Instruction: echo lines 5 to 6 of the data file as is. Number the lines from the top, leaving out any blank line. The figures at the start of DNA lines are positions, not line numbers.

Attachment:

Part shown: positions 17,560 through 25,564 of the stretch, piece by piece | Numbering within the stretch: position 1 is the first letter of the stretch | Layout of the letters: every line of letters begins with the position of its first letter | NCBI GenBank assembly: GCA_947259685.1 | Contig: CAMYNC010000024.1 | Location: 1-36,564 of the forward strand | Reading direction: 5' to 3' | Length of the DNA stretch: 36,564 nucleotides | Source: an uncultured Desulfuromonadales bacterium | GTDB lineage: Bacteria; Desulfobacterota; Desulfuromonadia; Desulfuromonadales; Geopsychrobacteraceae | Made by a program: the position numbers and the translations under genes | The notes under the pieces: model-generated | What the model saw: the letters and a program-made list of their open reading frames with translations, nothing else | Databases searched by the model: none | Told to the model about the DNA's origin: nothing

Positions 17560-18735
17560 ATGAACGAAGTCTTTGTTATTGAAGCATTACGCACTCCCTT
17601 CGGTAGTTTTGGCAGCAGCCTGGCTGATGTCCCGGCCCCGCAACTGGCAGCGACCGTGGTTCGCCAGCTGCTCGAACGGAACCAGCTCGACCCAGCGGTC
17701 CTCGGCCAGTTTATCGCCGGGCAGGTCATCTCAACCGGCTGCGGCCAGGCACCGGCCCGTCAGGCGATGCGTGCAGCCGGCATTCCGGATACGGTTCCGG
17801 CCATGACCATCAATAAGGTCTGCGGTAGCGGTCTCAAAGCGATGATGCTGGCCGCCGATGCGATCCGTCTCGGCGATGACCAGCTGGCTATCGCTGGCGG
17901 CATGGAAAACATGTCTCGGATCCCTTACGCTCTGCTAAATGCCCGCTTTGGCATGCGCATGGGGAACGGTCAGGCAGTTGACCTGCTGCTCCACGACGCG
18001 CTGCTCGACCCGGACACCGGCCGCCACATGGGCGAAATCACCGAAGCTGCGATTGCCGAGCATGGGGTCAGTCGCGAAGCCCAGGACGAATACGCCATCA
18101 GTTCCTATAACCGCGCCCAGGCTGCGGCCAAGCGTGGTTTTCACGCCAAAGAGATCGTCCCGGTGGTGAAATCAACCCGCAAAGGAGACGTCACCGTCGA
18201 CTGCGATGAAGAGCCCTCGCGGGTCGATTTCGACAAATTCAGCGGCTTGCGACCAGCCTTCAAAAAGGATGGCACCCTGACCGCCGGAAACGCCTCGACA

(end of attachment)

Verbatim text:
17701 CTCGGCCAGTTTATCGCCGGGCAGGTCATCTCAACCGGCTGCGGCCAGGCACCGGCCCGTCAGGCGATGCGTGCAGCCGGCATTCCGGATACGGTTCCGG
17801 CCATGACCATCAATAAGGTCTGCGGTAGCGGTCTCAAAGCGATGATGCTGGCCGCCGATGCGATCCGTCTCGGCGATGACCAGCTGGCTATCGCTGGCGG